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The Shema Blessing of “Yotzer Ohr”

Discussions on Prayer, Lesson 28

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The Shema Blessing of "Yotzer Ohr": Discussions on Prayer, Lesson 28

The first blessing of the Shema begins with the notion of forming light and creating darkness (day and night). Also described is the uniquely divine nature of creation and the need for the continuous creative force.
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Good and Evil, Prayer Book, Prayer, Blessings of the Shema, Perpetual Creation, Creation ex nihilo, Day, Light & Darkness

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Rabbi Kaplan Baltimore August 8, 2016

Your question is on the mark and deserves an immediate response.
The Torah tells us that the world was created by Divine speech as is indicated by the first word of each of the statements of creation "vayomer" and He said. The reason for this is that speech is the faculty where the matter exits the person and travels to be revealed to the recipient. G-d created the world (at least as it appears to us) to be outside (independent) of Him and therefore it is describes as the faculty of speech. However, that is not where the process begins. Speech must first be formulated in thought before it is expressed in speech. The difference is that thought remains within (unified) the person. On Shabbat G-d ceased creating though Divine speech and the world continues to be sustained by Divine thought and this is why the day of Shabbat is holy. Because it is in a closer bond with the Divine (thought) that is why we are prohibited for doing and constructive work on this day and it is consecrated. Reply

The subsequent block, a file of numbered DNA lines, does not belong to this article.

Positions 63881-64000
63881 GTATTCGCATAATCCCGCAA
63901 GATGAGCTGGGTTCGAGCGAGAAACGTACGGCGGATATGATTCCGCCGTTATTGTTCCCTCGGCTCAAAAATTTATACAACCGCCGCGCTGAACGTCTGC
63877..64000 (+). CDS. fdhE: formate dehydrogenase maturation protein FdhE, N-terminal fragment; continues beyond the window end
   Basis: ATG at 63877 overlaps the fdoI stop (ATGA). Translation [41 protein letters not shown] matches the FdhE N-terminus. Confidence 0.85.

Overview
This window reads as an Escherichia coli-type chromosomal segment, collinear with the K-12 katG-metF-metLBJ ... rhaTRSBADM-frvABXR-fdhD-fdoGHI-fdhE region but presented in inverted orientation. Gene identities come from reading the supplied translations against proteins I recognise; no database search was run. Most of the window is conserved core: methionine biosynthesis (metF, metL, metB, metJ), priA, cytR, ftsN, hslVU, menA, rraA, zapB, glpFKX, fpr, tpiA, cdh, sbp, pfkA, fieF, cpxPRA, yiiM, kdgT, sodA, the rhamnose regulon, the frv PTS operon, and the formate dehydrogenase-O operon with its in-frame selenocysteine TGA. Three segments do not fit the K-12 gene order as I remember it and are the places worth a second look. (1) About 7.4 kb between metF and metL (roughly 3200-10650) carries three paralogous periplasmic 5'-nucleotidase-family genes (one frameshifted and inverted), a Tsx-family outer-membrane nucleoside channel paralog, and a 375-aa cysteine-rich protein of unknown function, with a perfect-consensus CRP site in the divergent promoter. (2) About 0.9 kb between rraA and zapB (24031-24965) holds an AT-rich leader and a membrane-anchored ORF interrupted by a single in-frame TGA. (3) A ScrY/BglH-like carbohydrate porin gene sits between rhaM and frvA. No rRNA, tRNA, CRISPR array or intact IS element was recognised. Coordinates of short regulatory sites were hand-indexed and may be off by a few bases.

Anonymous Phoenix August 6, 2016

Ok, so please explain how Shabbat works in this concept of continuously creating. How could he "rest" from creating? Or do I have a misunderstanding of His "resting"? Reply

Mark Solomon New York October 19, 2015

Increasing my comfort level For many years I felt uncomfortable in shul because I was unable to keep up with the pace of the davening; it seemed I could never read fast enough to stay with the chazzan. Since I've been attending your on-line discussions I've learned to enjoy lingering over the words, contemplating their deeper meaning. I'm no longer self-conscious about taking so long to complete my prayers, and with increased familiarity I'm sure fluency will follow in time. Thank you, and I sincerely hope you have plans to post many more of these discussions. Reply

Lenore Roberts June 23, 2015

Thank you so very much. Your discussion is a gift!
I look forward to further study with you. Reply

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